[These are cumulative conditions.]
              Short visits
► Exemption  for short visits:
 DTA - Article 15(2) - Salary is exempt if:
 - Employee does not stay in India for more
   than 183 days in a 12 month period
   commencing or ending in a fiscal year,
 - Remuneration is paid by a non-resident
   employer, and
 - Remuneration is not borne by PE or FB of
   employer in India.
 [These are cumulative conditions.]
              Short visits
► Inother words, under a DTA, India can tax
 the employment income, if any of converse
 conditions are satisfied. i.e.
 - if number of days of employee in India
    exceed 183, or
 - if remuneration is paid by an Indian
    resident, or
 - if remuneration is borne by the
    employer‟s PE or FB in India.

               Short visits

► Some   DTAs use the words “deductible”.
  (Indian DTAs with Australia, Belgium, UK.)
► What is the meaning of “borne by”?
  - Debiting accounts.
  - Payment by a PE.
  - Deduction from profits for taxation.
  - Attributed to the PE.
► Living allowance paid by Indian company.

                Short visits
► In case of presumptive tax, can we say that
  salary is “borne by” the PE?
  Lloyd Helicopter – 249 ITR 162
  Dhv Consultants – 277 ITR 97
  Ensco – 91 ITD 459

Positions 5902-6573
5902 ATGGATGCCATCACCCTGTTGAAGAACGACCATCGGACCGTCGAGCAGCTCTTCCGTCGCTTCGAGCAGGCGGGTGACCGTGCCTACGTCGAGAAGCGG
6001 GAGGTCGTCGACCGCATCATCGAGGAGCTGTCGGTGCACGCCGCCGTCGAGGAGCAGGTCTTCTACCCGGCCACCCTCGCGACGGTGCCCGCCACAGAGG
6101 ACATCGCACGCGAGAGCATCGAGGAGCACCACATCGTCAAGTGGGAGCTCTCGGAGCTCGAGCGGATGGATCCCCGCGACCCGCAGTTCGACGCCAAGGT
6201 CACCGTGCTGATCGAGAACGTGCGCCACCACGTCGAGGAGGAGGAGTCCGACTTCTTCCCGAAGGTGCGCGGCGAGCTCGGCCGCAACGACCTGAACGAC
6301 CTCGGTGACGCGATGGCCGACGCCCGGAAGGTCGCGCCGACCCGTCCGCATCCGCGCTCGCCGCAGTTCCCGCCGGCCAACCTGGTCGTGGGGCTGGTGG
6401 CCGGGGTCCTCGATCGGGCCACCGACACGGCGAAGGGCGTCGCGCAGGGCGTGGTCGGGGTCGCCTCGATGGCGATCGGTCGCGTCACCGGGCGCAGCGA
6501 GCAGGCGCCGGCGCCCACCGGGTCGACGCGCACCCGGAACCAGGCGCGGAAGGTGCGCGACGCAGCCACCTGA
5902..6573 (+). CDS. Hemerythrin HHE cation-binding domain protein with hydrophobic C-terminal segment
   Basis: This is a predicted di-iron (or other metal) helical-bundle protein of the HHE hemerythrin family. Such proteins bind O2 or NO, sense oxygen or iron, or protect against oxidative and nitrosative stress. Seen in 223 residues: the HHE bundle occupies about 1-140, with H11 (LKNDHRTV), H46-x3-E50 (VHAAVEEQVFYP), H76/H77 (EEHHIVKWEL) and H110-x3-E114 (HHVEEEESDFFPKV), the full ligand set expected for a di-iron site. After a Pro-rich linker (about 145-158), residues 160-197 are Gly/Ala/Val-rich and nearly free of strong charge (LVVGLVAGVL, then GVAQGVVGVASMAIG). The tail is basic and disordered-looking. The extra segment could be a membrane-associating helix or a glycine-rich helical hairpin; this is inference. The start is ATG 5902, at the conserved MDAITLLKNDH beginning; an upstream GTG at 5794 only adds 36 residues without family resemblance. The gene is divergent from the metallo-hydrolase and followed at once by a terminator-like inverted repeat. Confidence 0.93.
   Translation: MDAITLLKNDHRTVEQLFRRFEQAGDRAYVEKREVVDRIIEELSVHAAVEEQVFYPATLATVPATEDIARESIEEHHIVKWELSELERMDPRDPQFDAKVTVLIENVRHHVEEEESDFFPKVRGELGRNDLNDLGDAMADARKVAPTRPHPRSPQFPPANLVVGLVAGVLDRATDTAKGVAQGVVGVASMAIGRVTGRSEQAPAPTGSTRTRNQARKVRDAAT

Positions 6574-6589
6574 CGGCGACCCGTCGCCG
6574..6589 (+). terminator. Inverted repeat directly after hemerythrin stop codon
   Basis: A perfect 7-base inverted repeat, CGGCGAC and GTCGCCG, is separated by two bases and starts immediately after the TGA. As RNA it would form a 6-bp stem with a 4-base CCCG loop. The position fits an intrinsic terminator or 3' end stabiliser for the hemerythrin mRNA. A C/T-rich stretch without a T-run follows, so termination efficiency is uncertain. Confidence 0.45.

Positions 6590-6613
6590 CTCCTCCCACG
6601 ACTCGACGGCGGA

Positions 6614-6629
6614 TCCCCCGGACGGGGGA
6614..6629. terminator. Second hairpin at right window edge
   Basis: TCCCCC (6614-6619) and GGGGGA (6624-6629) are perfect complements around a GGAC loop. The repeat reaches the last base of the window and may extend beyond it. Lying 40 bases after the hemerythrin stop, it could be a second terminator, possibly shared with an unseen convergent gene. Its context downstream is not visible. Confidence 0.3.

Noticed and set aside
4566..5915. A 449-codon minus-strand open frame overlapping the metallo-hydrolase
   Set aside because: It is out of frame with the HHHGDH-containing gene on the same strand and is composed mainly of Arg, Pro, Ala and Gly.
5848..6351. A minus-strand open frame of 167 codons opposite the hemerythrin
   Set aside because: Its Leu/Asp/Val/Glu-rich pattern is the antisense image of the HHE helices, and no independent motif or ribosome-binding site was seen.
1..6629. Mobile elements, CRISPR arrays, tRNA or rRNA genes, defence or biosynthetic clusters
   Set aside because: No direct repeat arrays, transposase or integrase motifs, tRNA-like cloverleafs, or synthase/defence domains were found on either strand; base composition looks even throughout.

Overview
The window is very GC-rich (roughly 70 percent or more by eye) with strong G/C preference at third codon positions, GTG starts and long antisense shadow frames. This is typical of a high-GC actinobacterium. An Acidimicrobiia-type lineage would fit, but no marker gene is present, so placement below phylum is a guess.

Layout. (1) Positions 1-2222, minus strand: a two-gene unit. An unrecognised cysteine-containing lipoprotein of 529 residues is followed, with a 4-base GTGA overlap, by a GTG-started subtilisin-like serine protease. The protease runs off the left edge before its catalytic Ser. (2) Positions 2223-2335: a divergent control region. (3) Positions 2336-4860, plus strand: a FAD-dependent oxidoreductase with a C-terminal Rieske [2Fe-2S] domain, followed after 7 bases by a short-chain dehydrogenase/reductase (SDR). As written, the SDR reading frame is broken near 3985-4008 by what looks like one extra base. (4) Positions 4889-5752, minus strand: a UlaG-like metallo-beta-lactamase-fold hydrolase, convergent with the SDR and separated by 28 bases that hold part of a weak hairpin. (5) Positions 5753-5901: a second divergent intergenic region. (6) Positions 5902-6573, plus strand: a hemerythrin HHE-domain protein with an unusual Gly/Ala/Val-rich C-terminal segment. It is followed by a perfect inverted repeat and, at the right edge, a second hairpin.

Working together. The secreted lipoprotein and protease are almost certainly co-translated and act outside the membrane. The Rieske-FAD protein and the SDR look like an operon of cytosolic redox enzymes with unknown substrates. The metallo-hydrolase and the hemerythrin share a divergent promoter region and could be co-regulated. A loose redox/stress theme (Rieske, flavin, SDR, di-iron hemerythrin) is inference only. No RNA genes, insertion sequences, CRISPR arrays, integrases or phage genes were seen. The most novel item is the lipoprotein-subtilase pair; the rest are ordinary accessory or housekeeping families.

► Reimbursement of costs by PE – Does it mean
  PE has “borne” the salary?
► The “base erosion” principle is important. If
  the PE has claimed salary as a deduction, it
  should be considered as “borne by”.
           Employment on ships

► If the employee,
  is employed on a foreign ship,
  and his stay in India is upto 90 days in a year,
  salary is not taxable in India [S.10(6)(vii)].
► Employee on a ship or aircraft operating in
  international traffic is taxable on his salary
  where the employer is situated. [Art. 15(3) of a
 International Hiring – Out of labour

                      (employee contractor)

   India           Contract             Payment

Employees for less
                              Indian Resident
  than 183 days
       Employees work under supervision of
   Indian client. All conditions of article 15(2) are
                       satisfied.                       33
  International Hiring – Out of labour

► Meaning   of employer- One who          bears
 responsibility & risks of employees;
 One who directs & supervises the work of
 One who enjoys the fruits of employee‟s work.
► Substance   over form should prevail.
         people working on site – who is the
► Software

         Expatriates – some issues
► The   employee will not be liable to tax on his
  foreign incomes, till he is a NOR.
► What about his other active income?
  - If he trades in shares over a website?
  - His retirement account (e.g. 401-K account
  in USA) where he has the power to manage the
  investments? (Advance ruling P-12 – 228 ITR
  Is it a source in India (partly or fully)?
         Expatriates – some issues

► Wealth-tax:
 - Assets as defined u/s. 2(ea) outside India
   are taxable in case of an ordinary resident.
 - S. 6(i) – Assets outside India of foreign
   citizen and NOR, are exempt from wealth-

        Expatriates – some issues